giving great pleasure or delight; highly pleasing: a delightful surprise.

Origin of delightful

First recorded in 1520–30; delight + -ful
Related formsde·light·ful·ly, adverbde·light·ful·ness, nounun·de·light·ful, adjectiveun·de·light·ful·ly, adverb

Synonyms for delightful

Antonyms for delightful Unabridged Based on the Random House Unabridged Dictionary, © Random House, Inc. 2019

Examples from the Web for delightful

Contemporary Examples of delightful

Historical Examples of delightful

  • The home of the Birkenholt family was not one of the least delightful.

    The Armourer's Prentices

    Charlotte M. Yonge

  • Had you been poor, how delightful would it have been to labour for my benefactor!

  • Is it not delightful to know that you can start anything when you please?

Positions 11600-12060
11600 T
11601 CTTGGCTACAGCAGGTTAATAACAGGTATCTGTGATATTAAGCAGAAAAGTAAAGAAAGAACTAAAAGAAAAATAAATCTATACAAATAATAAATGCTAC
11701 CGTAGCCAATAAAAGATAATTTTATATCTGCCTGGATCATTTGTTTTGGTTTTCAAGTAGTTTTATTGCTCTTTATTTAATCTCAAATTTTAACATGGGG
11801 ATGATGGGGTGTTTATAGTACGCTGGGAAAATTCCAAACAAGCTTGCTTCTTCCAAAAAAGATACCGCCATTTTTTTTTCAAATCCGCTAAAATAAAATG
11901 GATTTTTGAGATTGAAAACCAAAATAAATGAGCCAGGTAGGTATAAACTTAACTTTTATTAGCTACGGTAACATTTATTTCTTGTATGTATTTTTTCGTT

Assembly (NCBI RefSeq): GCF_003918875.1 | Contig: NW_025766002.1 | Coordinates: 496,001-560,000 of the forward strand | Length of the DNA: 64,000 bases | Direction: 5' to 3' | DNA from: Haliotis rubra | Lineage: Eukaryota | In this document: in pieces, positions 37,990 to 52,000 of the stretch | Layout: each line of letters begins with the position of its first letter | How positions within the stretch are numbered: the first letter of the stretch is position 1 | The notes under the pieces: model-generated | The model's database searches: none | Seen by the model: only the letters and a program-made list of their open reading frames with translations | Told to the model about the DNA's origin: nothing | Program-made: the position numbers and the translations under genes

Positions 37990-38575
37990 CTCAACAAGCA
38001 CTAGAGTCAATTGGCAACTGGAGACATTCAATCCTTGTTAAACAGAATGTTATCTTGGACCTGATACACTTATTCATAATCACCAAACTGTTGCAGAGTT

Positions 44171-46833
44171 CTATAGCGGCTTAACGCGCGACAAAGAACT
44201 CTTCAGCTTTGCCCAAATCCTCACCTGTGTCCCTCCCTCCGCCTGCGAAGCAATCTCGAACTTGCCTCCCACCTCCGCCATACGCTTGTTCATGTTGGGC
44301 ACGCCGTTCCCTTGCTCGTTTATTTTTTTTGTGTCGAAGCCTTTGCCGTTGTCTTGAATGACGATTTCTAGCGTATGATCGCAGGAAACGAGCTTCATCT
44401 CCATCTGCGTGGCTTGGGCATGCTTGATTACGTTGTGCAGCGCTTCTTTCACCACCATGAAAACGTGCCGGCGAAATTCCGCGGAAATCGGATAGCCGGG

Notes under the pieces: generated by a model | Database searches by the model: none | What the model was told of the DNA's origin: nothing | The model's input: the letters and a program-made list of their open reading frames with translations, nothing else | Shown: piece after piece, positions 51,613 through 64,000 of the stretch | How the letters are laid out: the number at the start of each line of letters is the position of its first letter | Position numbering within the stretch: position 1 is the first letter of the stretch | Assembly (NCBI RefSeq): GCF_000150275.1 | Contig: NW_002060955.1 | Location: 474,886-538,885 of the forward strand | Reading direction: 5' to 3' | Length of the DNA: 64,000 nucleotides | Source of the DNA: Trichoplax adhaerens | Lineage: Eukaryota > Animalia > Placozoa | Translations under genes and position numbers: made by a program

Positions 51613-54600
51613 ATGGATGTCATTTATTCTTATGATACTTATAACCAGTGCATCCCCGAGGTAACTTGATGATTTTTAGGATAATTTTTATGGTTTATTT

Weighed and Wanting

    George MacDonald

  • One of the most delightful things about temptation is yielding now and then.


    Mary Roberts Rinehart

  • The reverential care bestowed on this grave is delightful to witness.

    The Roof of France

    Matilda Betham-Edwards

British Dictionary definitions for delightful



giving great delight; very pleasing, beautiful, charming, etc
Derived Formsdelightfully, adverbdelightfulness, noun
Collins English Dictionary - Complete & Unabridged 2012 Digital Edition © William Collins Sons & Co. Ltd. 1979, 1986 © HarperCollins Publishers 1998, 2000, 2003, 2005, 2006, 2007, 2009, 2012

Word Origin and History for delightful

c.1400, from delight (n.) + -ful. Related: Delightfully.

Online Etymology Dictionary, © 2010 Douglas Harper